2017 design trends: adoption of the S-duct

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Having been tried, used and developed by several teams in recent history, 2017 finally looks to become the year in which (nearly) all teams add some form of S-duct on their cars. It is a solution which was first pioneered by Ferrari back in 2008. Back then, it was aimed at improving their airflow underneath the nose cone at a time when front wing development was possible in the central section of the wing as well.

The major regulation changes of 2009 removed the possibility for Ferrari's nose ducting. A further restriction came after Mercedes used the front wing stalling double-DRS system. The FIA then stipulated that apertures more than 150mm ahead of the front wheel centreline could only be for driver cooling.

Still, that enabled Sauber and Red Bull, and later also McLaren and Force India to use the commonly known S-ducts, featuring apertures underneath the nose cone and guiding air through an S-shaped duct through the nose to exit on the upper side, usually just ahead of the front bulkhead.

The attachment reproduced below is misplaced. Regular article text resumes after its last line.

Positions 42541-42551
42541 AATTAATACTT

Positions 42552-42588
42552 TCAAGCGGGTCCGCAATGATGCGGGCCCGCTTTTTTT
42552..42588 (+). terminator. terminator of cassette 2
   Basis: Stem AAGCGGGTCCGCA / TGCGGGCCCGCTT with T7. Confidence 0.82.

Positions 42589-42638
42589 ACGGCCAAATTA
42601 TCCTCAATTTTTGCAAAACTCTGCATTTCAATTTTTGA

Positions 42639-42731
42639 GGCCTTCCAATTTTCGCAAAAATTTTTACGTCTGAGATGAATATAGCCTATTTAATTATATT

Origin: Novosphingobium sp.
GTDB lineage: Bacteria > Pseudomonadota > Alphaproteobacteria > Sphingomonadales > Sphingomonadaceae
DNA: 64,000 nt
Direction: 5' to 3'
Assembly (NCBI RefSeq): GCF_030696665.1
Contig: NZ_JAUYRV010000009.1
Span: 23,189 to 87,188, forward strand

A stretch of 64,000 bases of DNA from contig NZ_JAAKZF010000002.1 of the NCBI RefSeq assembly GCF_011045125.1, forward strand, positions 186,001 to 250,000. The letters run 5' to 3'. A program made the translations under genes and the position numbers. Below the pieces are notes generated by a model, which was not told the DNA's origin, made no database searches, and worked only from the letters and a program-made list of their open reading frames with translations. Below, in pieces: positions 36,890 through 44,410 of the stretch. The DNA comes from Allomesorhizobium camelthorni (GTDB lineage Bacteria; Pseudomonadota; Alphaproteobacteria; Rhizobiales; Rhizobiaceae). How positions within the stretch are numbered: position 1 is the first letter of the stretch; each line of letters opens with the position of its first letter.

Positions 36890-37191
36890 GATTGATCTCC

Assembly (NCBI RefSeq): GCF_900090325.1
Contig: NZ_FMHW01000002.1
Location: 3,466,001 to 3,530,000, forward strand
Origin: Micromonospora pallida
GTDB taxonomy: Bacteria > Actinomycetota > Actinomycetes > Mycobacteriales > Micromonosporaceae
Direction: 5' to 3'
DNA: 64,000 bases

In 2016, Mercedes and Toro Rosso implemented further improvements to the system. By carefully designing small inlets left and right of the underside of the nose cone, inlets were made possible within the scope of the regulations. This enabled much more straightforward internal ducting, and a more beneficial inlet location. The result is that this year, Toro Rosso modified its inlet design to resemble that of the Mercedes F1 W07 and Ferrari, McLaren and Williams following the same route. Red Bull Racing and Renault seem to have stuck with apertures less than 150mm ahead of the front wheel centreline.

S-duct designs on McLaren MCL32 and Renault RS17

On the outlet side, teams seems to be following a route initiated by McLaren in 2015, where the air exited ahead of the transition from the steep upper nose profile to the flat upper side of the monocoque. Toro Rosso and Mercedes notably chose this route, and also split the outlet by putting the pitot tube in the middle. McLaren interestingly chose to the move the pitot tube out of the way this year and ended up with a similar solution to Renault.

Now it's only down to Haas and Force India to add S-duct on their 2017 contenders...




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